Important Factors to Keep in Mind

Now that we understand how to read YouTube analytics, what should new content creators focus on, and how can they improve their analytics? Let’s take a look at some of the best tips that have been proven to drive engagement and get your video to explode on YouTube!

Always Serving to a New Audience

Many new creators believe that Subscriber counts are crucial – however, it’s the exact opposite. The total amount of views accounted for by your subscribers is meager; YouTube serves videos to anyone interested in the topic you’re creating content about.

For example, let’s look at how much my Subscription base accounts for my total watch time on my newest video.

That’s right — only 3.4%. The vast majority of users that see my videos are brand new people exposed to my channel for the first time. This isn’t unique to this video; all of my videos have a massive disparity between subscribers and non-subscribers. As a result, you should always target your videos to find new audiences and reach new people in your niche. Although your goal is to convert your viewers into subscribers, you shouldn’t look at your subscriber count as a valuable metric – at least when you’re starting.

Click-Through-Rate (CTR)

One of the two most important metrics that YouTube engages with is Click-through rate or CTR. Your Thumbnail and Title must be eye-catching, different from the competition, and they engage your audience to click on them. The higher the CTR, the more YouTube will recognize that your video deserves more impressions.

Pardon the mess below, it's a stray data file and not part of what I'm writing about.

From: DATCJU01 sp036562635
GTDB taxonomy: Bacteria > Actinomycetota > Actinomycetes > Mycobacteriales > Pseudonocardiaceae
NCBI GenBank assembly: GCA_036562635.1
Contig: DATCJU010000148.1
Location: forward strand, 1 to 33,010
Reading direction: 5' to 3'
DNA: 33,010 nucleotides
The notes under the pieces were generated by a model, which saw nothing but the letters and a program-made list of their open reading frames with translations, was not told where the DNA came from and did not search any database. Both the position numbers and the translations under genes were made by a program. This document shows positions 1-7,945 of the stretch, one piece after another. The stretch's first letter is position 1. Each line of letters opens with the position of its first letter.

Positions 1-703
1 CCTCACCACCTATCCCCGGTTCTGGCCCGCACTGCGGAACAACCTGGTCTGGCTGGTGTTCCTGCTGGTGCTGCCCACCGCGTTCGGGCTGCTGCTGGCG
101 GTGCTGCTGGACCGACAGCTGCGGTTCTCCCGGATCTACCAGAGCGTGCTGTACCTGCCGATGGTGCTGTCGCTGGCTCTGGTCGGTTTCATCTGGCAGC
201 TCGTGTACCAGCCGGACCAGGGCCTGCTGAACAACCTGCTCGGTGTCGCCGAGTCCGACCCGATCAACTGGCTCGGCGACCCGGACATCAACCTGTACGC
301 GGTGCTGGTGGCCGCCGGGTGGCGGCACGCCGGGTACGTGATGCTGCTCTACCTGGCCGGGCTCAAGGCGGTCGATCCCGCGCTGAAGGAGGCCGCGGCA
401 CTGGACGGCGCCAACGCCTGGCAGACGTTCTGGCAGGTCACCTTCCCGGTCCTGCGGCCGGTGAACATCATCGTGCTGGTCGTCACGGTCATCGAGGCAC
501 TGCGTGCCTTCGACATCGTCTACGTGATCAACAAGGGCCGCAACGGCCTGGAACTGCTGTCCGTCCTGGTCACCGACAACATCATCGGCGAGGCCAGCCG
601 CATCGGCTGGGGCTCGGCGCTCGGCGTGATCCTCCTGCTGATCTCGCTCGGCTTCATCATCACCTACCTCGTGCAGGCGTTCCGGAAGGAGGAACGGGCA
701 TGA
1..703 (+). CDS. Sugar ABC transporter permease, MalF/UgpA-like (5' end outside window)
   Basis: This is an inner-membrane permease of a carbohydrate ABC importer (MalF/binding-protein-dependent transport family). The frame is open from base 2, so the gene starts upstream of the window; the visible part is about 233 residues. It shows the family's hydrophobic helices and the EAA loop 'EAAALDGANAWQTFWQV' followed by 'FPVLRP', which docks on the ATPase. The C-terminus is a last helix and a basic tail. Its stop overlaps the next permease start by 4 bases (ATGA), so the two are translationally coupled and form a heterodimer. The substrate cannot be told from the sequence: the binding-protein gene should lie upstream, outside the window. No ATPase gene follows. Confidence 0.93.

A great tip is to check out the competition for the video you’re making and seeing how you can make your Thumbnail different to stand out. Are they all using the colour blue? Try yellow for high contrast. Are they using thin fonts? Try using something bold to stand out.

It’s also worth noting if you’ve uploaded a video and your CTR is quite low – change the Thumbnail! You’ll see your CTR increase in realtime, and you’ll have better engagement. Generally, a good click-through-rate will be somewhere between 10-15%, anything higher and you’ve made one incredibly engaging Thumbnail and title!

Average Watch Time

The second important YouTube metric is the average watch duration. Practically, the longer your audiences watch your Content, YouTube will see this as a signal to serve your video to larger and larger pools of people. If your videos are getting 50+% average watch duration, you can predictably know that YouTube will positively impact your video.

One of the best ways to check how your audience responds to your video is seeing where they drop off in watch time. Let’s take another look at my video to see where I could improve.

YouTube shows the exact points where you have a significant drop in watch time. When I click on the button “2 Dips” it shows the exact area where there have been drops in watch time.

From this video, I can see that viewers decided to click off the video more once they saw my Call to Action. 

A call to action is when you ask the viewer to do something; in this case, I asked any viewers if they’d like to subscribe.

As a result, for my next video, I’m only going to have one CTA, and that’s going to be at the very end of my video, so I only have one dip instead of two.

Conclusion

It’s easy to get lost in YouTube analytics, and once you understand them, new creators can become overly obsessed with perfecting their video stats. If you gain anything from this article, remember this. If you produce good quality and valuable content for people, you will organically get great analytics. A high click-through rate and optimizing videos can only take you so far, but focusing on making the content you produce the best you possibly can go the longest way in having a successful YouTube channel!

About the Author

Igi

Igi is a Content Strategist from England and makes streams at MakeMagic. He's big into self-improvement and loves fitness! He excels at data analysis and experimenting with new ideas.